# What is the best way to interpret changes in Treasury yields?

My question is quick and simple. However, I would like to use this answer to further my understanding of bonds and yields.

If the YTM on a 10yr Note yesterday was 1.00% and the YTM on the same 10yr Note today is 1.10%, did the yield increase by:

1. 0.10%, i.e. (1.10% - 1.00% = 0.10% ?
2. 10.0%, i.e. (1.10%/1.00% - 1) = 10% ?

What I am looking to get out of an answer to this question:

1. What does yield actually represent? We look at stock returns during a holding period as in terms of the current price and purchase price (basis). How can we look at stock returns in terms of yield?
2. THE THING I DO NOT UNDERSTAND ABOUT BONDS (chicken or egg). Do traders who trade bonds trade the yield or the face value? Does the yield go up because bond prices go down or do bond prices go down because yields go up

Thank you for taking the time to answer this seemingly trivial question. However, this is a major blockage point in my studies for the CFA and Finance in general.

TL;DR: If the YTM on a 10yr Note yesterday was 1.00% Yesterday and the YTM on the same 10yr Note Today is 1.10%, did the yield increase by:

1. 0.10%, i.e. (1.10% - 1.00% = 0.10% ?
2. 10.0%, i.e. (1.10%/1.00% - 1) = 10% ?

What does yield actually represent?

Yield for a bond is the effective interest rate you get from the cash flows (coupons + final payment) of the bond. It is meant to be mathematically equivalent to putting the money you'd pay for the bond in a savings account that pays the "yield" in interest, and depositing all of the coupons in that account, with the final account balance equal to the face value of the bond.

(I assume by "face value" you mean price since the coupon is fixed). Bonds are compared by their yield, but actual trades happen at specific prices. Traders may quote bonds based on their yield, but at the end of the day they pay/get a specific price for bonds that they trade.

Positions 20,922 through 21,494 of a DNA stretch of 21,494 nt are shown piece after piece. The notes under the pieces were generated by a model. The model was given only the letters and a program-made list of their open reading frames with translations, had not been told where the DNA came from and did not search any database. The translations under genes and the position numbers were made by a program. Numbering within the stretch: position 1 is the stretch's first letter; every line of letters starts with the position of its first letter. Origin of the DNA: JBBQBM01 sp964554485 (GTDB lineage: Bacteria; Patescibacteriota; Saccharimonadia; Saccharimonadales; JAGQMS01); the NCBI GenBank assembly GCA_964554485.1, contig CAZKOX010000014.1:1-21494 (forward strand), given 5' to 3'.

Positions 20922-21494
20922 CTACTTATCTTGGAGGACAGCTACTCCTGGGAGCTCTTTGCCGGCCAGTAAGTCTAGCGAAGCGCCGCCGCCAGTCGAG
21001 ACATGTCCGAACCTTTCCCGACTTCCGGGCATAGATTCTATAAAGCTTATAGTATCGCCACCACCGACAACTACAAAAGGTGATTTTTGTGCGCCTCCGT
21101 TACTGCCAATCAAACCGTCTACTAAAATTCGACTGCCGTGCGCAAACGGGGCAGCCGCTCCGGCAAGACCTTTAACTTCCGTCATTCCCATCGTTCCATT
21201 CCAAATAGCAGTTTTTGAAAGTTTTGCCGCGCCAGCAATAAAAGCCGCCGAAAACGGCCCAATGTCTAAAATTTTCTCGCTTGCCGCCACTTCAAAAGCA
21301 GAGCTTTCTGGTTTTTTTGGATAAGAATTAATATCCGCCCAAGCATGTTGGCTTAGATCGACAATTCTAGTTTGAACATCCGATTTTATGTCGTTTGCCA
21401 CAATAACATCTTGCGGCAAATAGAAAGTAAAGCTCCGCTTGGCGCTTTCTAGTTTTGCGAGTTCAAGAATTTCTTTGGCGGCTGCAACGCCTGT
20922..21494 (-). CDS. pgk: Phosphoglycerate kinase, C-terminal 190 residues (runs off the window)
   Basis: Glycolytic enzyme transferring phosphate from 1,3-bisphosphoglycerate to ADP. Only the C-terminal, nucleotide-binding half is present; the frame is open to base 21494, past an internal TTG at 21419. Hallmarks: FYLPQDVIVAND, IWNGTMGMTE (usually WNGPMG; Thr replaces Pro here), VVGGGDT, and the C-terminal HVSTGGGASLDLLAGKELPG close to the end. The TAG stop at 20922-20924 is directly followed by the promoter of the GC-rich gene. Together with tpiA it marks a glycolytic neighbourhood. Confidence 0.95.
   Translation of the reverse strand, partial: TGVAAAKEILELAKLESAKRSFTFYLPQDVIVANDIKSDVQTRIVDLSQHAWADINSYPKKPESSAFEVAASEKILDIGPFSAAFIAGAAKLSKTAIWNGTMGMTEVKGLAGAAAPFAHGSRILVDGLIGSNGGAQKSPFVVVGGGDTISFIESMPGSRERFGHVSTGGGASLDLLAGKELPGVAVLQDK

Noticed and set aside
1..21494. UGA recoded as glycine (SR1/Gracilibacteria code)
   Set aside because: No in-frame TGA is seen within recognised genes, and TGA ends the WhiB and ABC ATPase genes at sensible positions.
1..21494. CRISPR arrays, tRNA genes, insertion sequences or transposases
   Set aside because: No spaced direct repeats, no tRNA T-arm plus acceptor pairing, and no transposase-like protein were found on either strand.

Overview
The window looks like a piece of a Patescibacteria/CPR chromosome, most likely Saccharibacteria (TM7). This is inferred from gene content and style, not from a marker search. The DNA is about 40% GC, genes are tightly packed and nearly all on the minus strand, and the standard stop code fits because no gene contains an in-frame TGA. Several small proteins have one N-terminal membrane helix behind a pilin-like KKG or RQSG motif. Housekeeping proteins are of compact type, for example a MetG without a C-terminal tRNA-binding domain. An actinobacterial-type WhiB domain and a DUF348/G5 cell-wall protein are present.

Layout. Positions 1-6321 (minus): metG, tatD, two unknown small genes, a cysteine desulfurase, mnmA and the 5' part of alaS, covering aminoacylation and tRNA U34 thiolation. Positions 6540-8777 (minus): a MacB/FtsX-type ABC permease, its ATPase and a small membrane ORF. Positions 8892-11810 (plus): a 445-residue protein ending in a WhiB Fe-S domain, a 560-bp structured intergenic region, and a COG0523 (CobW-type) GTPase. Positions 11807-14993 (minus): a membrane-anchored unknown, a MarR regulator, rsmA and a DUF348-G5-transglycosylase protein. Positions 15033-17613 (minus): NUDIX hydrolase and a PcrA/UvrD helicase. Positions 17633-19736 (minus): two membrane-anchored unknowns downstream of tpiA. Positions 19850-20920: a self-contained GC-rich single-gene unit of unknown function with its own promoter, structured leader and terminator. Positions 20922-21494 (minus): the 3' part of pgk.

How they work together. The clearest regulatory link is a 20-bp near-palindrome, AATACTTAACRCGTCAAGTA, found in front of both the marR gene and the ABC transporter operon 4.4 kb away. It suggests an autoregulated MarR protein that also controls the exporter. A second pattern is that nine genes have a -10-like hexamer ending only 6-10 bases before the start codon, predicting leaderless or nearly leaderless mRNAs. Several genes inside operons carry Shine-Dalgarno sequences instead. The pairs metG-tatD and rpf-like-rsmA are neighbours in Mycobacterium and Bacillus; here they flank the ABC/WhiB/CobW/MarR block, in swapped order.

Does the yield go up because bond prices go down or do bond prices go down because yields go up

Trades occur at a specific price, and that determines the yield.

Yields are typically quoted as absolute changes, not relative changes. So if you hear "10 Year Treasuries are up 5 basis points", that means that the market is paying less for these bonds, and the yields are actually 0.05% higher (e.g. from 2% to 2.05%), not a relative increase like you typically see for equities and other instruments.

Note that there's not an exact equivalent of "yield" for equities because they aren't designed that way. Some equities pay dividends but dividends reduce the price of the equity (which is another discussion) unlike bonds. Equities are traded based on an expectation of their actual value increasing, not strictly because they pay a dividend. (preferred equities are equities that act like bonds, but that is also another story)

To answer the TL:DR, you could say that the yield is 10% higher today than it was yesterday.

Traders often use basis points to express changes in yield, to avoid the confusion in terminology that you are experiencing. This textbook chapter [PDF] may help you.